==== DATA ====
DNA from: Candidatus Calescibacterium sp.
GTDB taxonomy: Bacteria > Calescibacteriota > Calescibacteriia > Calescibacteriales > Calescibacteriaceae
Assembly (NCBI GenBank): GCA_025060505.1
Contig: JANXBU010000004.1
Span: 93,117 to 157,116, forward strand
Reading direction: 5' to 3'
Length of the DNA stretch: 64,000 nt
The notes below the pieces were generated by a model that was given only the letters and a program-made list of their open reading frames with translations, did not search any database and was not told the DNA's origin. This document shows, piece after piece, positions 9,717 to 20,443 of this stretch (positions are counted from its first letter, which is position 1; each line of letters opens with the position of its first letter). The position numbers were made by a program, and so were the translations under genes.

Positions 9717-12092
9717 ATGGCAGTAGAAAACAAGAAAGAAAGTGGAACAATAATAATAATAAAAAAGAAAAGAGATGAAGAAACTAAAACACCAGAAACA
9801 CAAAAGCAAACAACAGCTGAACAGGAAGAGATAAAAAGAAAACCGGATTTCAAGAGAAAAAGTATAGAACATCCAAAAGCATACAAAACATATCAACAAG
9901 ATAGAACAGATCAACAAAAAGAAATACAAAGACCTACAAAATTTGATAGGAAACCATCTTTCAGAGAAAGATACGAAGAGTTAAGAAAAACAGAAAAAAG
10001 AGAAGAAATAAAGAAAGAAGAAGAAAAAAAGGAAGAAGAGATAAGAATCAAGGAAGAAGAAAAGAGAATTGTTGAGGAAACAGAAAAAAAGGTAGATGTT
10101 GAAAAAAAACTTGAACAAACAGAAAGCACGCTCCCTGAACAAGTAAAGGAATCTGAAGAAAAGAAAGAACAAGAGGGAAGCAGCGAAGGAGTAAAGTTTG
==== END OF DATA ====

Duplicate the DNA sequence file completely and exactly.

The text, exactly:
DNA from: Candidatus Calescibacterium sp.
GTDB taxonomy: Bacteria > Calescibacteriota > Calescibacteriia > Calescibacteriales > Calescibacteriaceae
Assembly (NCBI GenBank): GCA_025060505.1
Contig: JANXBU010000004.1
Span: 93,117 to 157,116, forward strand
Reading direction: 5' to 3'
Length of the DNA stretch: 64,000 nt
The notes below the pieces were generated by a model that was given only the letters and a program-made list of their open reading frames with translations, did not search any database and was not told the DNA's origin. This document shows, piece after piece, positions 9,717 to 20,443 of this stretch (positions are counted from its first letter, which is position 1; each line of letters opens with the position of its first letter). The position numbers were made by a program, and so were the translations under genes.

Positions 9717-12092
9717 ATGGCAGTAGAAAACAAGAAAGAAAGTGGAACAATAATAATAATAAAAAAGAAAAGAGATGAAGAAACTAAAACACCAGAAACA
9801 CAAAAGCAAACAACAGCTGAACAGGAAGAGATAAAAAGAAAACCGGATTTCAAGAGAAAAAGTATAGAACATCCAAAAGCATACAAAACATATCAACAAG
9901 ATAGAACAGATCAACAAAAAGAAATACAAAGACCTACAAAATTTGATAGGAAACCATCTTTCAGAGAAAGATACGAAGAGTTAAGAAAAACAGAAAAAAG
10001 AGAAGAAATAAAGAAAGAAGAAGAAAAAAAGGAAGAAGAGATAAGAATCAAGGAAGAAGAAAAGAGAATTGTTGAGGAAACAGAAAAAAAGGTAGATGTT
10101 GAAAAAAAACTTGAACAAACAGAAAGCACGCTCCCTGAACAAGTAAAGGAATCTGAAGAAAAGAAAGAACAAGAGGGAAGCAGCGAAGGAGTAAAGTTTG